Glen Robertson starts a new feature on Aycliffe Today, looking back at some of the North-East’s favourite ex-footballers.
Appropriately, Quakers legend Craig Liddle kicks off in today’s debut…
Craig Liddle is simply a legend to fans of Darlington Football Club. The 40-year-old made over 300 appearances for Quakers, before going on to be caretaker manager of the club on four different occasions.
His stock has continued to rise among the Darlo faithful during the club’s latest spell in administration, where he has performed the dual role of youth team coach and first team manager. On a couple of occasions he has performed both roles on a Saturday, looking after the youngsters on the morning, before shooting over to the Northern Echo Arena to lead the senior side in the afternoon.
As the club dramatically avoided liquidation last week, Liddle led the club forward. He even re-registered himself as a player, despite having retired seven years ago, as he preferred to put his own reputation on the line, instead of a younger player who wasn’t ready for the first team. It seemed impossible for his reputation among Darlo’s fans to grow even higher, but it has.
It was as a fierce competitor that Darlo fans first took him to heart. He arrived at Feethams on loan during the 1997/98 season, before signing permanently that summer. He had started his career at Aston Villa, but the Chester-le-Street born defender failed to make a name for himself at Villa Park.
He moved to non-league Blyth Spartans in 1991, where he shone for three years. Like fellow northern defender Gary Pallister, Liddle’s spell in the non-league helped him get a dream move to the professional ranks. Like Pallister, Liddle was snapped up by Middlesbrough, then under the control of former England captain Bryan Robson.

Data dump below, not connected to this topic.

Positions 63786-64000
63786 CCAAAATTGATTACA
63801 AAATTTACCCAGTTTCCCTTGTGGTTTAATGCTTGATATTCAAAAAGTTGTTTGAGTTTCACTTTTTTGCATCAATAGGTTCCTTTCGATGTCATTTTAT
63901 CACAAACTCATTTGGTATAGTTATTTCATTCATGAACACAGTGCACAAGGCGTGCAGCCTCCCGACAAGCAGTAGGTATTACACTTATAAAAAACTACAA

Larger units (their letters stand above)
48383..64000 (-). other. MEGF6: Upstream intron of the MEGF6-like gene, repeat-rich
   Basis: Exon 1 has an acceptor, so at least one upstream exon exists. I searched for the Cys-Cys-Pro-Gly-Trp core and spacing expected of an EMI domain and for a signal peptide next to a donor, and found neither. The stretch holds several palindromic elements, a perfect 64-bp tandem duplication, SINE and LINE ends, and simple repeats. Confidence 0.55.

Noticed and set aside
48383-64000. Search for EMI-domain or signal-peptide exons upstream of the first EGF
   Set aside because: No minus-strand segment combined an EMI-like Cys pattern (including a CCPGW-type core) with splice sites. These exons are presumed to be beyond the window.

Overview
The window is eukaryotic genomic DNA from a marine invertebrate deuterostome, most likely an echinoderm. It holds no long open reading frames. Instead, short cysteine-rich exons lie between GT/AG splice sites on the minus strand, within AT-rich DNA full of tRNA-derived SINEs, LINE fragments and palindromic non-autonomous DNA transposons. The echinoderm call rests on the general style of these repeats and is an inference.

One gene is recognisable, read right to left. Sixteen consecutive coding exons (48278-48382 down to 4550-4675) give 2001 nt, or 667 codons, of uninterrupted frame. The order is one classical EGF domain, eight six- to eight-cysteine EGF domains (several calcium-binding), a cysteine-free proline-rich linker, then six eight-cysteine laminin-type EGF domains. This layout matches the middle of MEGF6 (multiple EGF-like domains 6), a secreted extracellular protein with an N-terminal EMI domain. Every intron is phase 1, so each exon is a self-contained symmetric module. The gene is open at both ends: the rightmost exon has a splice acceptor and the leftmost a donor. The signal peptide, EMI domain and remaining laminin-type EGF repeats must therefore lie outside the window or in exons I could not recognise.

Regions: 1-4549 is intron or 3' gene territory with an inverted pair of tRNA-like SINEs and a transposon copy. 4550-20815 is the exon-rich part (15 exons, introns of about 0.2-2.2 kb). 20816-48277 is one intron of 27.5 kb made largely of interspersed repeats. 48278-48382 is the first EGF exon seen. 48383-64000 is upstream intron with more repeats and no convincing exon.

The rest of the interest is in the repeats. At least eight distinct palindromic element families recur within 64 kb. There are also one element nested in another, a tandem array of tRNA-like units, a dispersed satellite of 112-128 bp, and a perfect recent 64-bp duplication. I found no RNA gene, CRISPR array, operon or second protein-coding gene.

Liddle made 34 appearances in four years at the Riverside, including a handful of games in the Premier League. The defender started as Boro completed a famous 2-1 victory at home to heavyweights Liverpool in 1995.
But he was never a regular, and sat out both cup finals that the club reached in 1997. After making just eight appearances by February in the 1997/98 campaign, he was sent to Darlington on loan. After an impressive three months, Quakers manager David Hodgson tied Liddle down to a permanent contract, and Liddle was to stay at the club for the rest of his career.
In his first season he made 51 appearances for his new club. He also scored his first professional goal, as Quakers lost 3-2 to Leyton Orient. Just a week later, Liddle had doubled his goal tally, as Darlo thrashed Mansfield 5-1.
The following 1999/2000 season was one of Darlo’s strongest campaigns, and ended with a second visit to Wembley stadium in the Division Three play-off final. To reach the final, Quakers had to overcome bitter rivals Hartlepool over two-legs. Liddle opened the scoring at Victoria Park as Darlo won 2-0, and it was followed by a 1-0 win at Feethams to secure a tie against Peterborough in the nation’s capital.
At a rain-soaked Wembley, Quakers dominated proceedings but failed to open the scoring. A 73rd-minute sucker-punch by Posh’s Andy Clarke saw Darlo succumb to a 1-0 defeat.
It was the closest Liddle got to promotion during his career. He carried on excelling at the heart of Quakers’ defence for five more seasons, in the process becoming only the 10th player to pass 300 appearances for the club. His achievement was marked by a specially produced beer, called ‘Liddle’s Best’.
Liddles’s Darlo career came to an end in 2005, as he was forced to hang up his boots due to injury. He received a testimonial against Middlesbrough to mark his retirement, but a hoax bomb threat meant the game had to be abandoned.
He joined Quakers’ back-room staff in 2008 as youth team coach, before being named joint caretaker with Neil Maddison on two occasions and as sole caretaker a further two times, but turned down the job permanently twice.
Liddle was named Darlington’s all-time cult-hero in 2005, gaining 70% of the vote in a poll done by BBC Football Focus. He finished ahead of Alan Walsh and Kevan Smith, showing just how revered he was by Darlo’s supporters. If the same poll was done today, he’d probably get 100% of the vote.